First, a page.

February 2001Volume 51, 2001
The HMO Promises Coverage but Often Denies Access
February 01 2001 by Twila Brase ,
Why Isn't Class Hatred Prohibited, Too?
February 01 2001 by Lowell Ponte ,
Respecting the Free Market and Property Rights Increases Living Standards
February 01 2001 by Timothy D. Terrell ,
A 1920s Airship Experiment Underscored Socialism's Inferiority
February 01 2001 by Frank Laffitte ,
Eugen von Böhm-Bawerk Defended Reason and the Logic of the Market
February 01 2001 by James Peron ,
A Discussion of the Human Rights Act of 2000
February 01 2001 by Norman Barry ,
Eugen von Böhm-Bawerk Was a World-Renouned Member of the Austrian School of Economics
February 01 2001 by Richard M. Ebeling ,
Courage Is Often Found in Business Executives and Entrepreneurs
February 01 2001 by Donald J. Boudreaux ,
Not Scrapping the Status Quo Shows Up in Remedial Education Expenses
February 01 2001 by Lawrence W. Reed ,
Public (government) education in America costs a princely sum, and it isn’t getting any cheaper. But what taxpayers shell out for the government school monopoly doesn’t tell the whole story. What others in society must pay to correct the shortcomings of that failed monopoly is huge and a painful testimony to the need for a big dose of choice, competition, and private enterprise.
Politicians' Claims of Reduced Government Spending Are Ludicrous
February 01 2001 by Doug Bandow ,
America will soon have a new president, and that means a new budget. Successive administrations and congresses routinely claim that they've squeezed the last possible unnecessary cent out of their spending proposals. But such claims simply cannot be taken seriously.
Today's U.S. Government Essentially Defines its Own Powers
February 01 2001 by Sheldon Richman ,
The Price System Creates Far More Wealth and Opportunity Than Central Direction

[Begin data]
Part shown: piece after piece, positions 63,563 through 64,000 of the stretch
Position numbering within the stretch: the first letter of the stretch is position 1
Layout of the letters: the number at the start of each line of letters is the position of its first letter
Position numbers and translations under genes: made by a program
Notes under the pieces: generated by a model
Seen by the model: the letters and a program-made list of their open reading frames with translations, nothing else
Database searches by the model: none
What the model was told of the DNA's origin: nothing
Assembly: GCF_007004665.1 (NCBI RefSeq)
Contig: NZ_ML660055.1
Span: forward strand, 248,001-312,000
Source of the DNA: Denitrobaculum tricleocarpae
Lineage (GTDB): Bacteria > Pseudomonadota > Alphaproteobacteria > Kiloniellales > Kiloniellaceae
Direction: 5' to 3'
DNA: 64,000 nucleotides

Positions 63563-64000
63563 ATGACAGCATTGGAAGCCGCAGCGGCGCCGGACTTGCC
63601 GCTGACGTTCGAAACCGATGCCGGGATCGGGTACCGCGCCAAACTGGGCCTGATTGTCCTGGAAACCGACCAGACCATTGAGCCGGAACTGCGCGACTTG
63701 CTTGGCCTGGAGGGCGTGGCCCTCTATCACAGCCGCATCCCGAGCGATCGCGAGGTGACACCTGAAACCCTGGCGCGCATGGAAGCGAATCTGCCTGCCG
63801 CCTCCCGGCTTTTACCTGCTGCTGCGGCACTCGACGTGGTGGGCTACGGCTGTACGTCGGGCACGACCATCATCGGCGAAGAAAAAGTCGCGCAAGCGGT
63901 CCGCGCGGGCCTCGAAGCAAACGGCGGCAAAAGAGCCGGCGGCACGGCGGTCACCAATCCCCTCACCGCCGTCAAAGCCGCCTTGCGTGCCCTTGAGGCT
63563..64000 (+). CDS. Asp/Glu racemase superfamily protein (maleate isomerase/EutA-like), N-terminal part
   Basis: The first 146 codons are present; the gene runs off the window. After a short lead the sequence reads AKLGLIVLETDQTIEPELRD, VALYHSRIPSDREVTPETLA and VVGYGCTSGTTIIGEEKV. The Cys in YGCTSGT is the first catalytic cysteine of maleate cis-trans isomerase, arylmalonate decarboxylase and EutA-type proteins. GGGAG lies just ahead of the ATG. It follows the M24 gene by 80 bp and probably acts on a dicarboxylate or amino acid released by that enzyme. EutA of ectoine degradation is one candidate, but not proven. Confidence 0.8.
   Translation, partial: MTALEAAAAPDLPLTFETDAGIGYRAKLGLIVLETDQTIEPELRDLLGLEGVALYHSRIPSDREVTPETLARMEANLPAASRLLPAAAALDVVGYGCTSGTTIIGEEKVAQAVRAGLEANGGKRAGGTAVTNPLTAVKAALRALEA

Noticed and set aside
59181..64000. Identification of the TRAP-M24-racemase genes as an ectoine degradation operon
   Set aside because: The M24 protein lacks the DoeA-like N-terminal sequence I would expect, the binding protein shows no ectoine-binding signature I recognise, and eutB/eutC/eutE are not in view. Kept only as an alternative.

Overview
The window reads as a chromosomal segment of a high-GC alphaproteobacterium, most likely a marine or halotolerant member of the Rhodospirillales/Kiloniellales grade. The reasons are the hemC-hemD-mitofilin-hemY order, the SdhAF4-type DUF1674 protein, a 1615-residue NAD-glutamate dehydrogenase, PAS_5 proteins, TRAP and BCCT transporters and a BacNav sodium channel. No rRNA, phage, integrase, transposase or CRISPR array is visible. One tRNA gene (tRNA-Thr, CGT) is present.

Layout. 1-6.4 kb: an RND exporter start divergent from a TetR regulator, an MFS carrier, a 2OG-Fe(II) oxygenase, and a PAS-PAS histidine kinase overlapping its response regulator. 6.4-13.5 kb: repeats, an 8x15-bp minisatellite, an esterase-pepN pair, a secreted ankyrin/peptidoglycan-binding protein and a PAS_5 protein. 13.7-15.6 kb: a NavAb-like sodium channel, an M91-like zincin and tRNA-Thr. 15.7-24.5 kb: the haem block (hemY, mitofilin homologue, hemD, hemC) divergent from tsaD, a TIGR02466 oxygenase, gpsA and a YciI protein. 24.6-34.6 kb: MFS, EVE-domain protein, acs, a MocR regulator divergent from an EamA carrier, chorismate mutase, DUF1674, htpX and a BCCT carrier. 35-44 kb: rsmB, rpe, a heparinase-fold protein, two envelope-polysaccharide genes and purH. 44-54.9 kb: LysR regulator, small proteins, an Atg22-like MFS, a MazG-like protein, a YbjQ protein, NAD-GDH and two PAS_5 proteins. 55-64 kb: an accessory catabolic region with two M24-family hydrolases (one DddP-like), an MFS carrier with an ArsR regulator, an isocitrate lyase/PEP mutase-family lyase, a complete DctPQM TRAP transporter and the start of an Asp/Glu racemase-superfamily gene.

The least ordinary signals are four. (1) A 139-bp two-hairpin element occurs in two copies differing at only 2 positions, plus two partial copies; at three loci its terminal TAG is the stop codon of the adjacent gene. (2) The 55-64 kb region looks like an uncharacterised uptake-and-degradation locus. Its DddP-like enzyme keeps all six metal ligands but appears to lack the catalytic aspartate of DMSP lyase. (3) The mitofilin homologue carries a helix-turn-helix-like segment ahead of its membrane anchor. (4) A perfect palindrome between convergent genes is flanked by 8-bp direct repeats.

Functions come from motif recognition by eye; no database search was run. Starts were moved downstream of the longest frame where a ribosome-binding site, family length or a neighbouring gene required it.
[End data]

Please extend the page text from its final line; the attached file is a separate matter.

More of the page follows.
February 01 2001 by Dwight R. Lee ,
To do your best in your personal activities, you have to “equate at the margin,” which, as I explained last month, means allocating your time over different activities so that the marginal value of time in every activity is the same. The importance of equating at the margin extends beyond individuals doing as well as possible personally; it is also crucial to the success of the general economy.
A Brief Review of Economics Dictionaries
February 01 2001 by Mark Mark Skousen ,
Walk into any bookstore and you'll usually find two or three dictionaries of economics. Like any scientific discipline, economics has its own insider terminology, schools of thought, and famous experts. If you haven't taken a course in economics, you may need a reference guide when a writer uses the term externality, liquidity preference, Laffer curve, or Keynesian economics.
Congress Should Kill the Public Safety Union Bill
February 01 2001 by Charles W. Baird ,
The National Labor Relations Act (NLRA) applies to unionism in private-sector employment, except in the railroad and airline industries, where the Railway Labor Act sets the rules.No federal statute regarding unionism applies to state and local government employees. Rather, each state adopts its own rules, and 20 states have chosen not to engage in compulsory collective bargaining with unions representing public safety employees (such as police, firefighters, and emergency medical personnel).